Inbound links—links from other websites to yours—are always important for improving your search visibility, but links from local businesses can improve your chances for better local search results as well.
Getting inbound links is often a tough slog. It requires research, outreach, and tedious follow up.
Personally, I like to put my efforts into guest blogging opportunities with local blogs and links from local organizations and news sites.
To get local guest blogging opportunities you might try to find local blogs that are relevant to your business. Inns or restaurants might look to see if the local CVB is accepting guest blog posts. A pet store might look to see if there’s a popular local dog owner blog that accepts guest blog posts.
To find blogs like this, go to Google and search on “[geographic area] + [topic] + guest blog post.” For example:
New York fashion guest blog post [NYC barbershop]
San Antonio general contractor guest blog post [Texas lumber yard]
Colorado travel guest blog post [Denver ski resort]
You would create a post for that blog and in “compensation” you would be able to create links from the post back to your site.
Also, there’s a good chance you belong to local organizations like a Chamber of Commerce or a state or regional professional association, like the Maine Manufacturer’s Association or the San Diego Psychological Association.
You can also try to get linked from local news sources. Many newspaper, tv, and radio studios will often link out to your business if they quote you for a story or interview you for a segment. Derek Halpern of Social Triggers has a good article on how to get local press coverage.
Get Reviews to Improve Your Local SEO
Next up are reviews. Hopefully, you’re already getting positive reviews from customers, but you’re going to want to make this part of your regular follow up after the sale.
You may be tempted to write glowing reviews for your own company, or ask friends to do it for you.
Google has a long history of uncovering “bad behavior” and punishing it, and fake reviews are definitely bad behavior.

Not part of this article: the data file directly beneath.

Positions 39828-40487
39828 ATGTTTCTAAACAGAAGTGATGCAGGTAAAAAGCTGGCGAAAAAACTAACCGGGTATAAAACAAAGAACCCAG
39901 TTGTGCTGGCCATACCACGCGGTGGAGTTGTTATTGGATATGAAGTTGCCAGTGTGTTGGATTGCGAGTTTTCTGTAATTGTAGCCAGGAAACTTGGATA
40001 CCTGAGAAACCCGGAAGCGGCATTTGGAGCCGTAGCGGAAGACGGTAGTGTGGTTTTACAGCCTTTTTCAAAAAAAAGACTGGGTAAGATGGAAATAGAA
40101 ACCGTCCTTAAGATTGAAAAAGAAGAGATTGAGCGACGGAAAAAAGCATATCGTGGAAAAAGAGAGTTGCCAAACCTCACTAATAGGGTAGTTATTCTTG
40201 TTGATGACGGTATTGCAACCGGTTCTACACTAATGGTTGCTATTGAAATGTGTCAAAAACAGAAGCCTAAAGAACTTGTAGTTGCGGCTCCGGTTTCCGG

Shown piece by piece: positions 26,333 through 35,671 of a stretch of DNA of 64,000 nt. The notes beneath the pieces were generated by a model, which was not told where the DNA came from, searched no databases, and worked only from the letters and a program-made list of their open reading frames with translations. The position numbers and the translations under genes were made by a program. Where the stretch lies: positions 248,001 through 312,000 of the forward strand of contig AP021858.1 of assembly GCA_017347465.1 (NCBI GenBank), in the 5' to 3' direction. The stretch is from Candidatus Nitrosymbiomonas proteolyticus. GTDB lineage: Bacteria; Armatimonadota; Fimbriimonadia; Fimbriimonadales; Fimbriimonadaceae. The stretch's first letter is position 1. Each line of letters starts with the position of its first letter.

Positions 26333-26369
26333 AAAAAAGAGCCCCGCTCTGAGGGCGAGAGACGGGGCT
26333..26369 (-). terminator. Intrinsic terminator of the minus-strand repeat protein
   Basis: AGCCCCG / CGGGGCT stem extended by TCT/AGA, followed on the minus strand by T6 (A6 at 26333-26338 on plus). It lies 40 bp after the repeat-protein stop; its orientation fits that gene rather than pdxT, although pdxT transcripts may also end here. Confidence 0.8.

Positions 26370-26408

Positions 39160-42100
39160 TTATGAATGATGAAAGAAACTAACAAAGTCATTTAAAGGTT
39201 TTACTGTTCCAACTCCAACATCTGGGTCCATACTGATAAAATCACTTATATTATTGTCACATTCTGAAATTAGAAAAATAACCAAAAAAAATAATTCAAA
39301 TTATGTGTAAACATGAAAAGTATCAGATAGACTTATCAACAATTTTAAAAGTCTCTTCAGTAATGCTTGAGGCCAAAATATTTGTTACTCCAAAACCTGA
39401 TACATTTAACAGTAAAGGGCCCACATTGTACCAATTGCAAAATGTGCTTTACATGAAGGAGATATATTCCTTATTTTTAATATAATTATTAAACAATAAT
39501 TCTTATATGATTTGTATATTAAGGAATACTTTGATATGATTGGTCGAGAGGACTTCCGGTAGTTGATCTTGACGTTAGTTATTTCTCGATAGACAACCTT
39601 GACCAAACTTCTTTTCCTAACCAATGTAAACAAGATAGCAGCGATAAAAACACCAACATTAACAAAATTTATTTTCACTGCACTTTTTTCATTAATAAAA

Instead, get in the habit of asking customers and clients what they thought of you, perhaps with a follow up survey. If you get a four or five star review, or the equivalent, you may direct them to Google, Yelp, TripAdvisor, or another similar review site to leave a review.
If you get one, two, or three stars, or the equivalent, do what you need to do to repair the relationship (if possible). If you can get their opinion of your business to a four or five, it might be worth asking for that review again.
What Are Citations and How Do You Get Them?
Citations are mentions of your business across the web, primarily from local directories. Your goal is to have your NAP information consistent across all of these different directories. NAP stands for:
Google is persnickety about your NAP being identical across the web. That means “ST” and “St.” and “Street” are all different. They have been chilling out lately, but it’s still a good idea to try and be as consistent as possible.
There are plenty of services out there that can help you with citations. Here at flyte we use Moz Local, and Yext is another popular choice. These services can both help you determine how well you’re doing currently and help you improve your citations.
Although Citations have dropped in overall importance since last year, it’s still a critical piece to your local search optimization.
Where Can You Dig Deeper Into Local Search Factors?
If you’re feeling overwhelmed by all these tasks (and the myriad of other tasks we didn’t cover in this post,) and you’d rather they all just go away (or that someone who actually likes this stuff would handle it for you,) we’re here to help.
Just fill out our contact form and we’ll be happy to do a complementary review of your site and search results to see if we can help. Talk soon!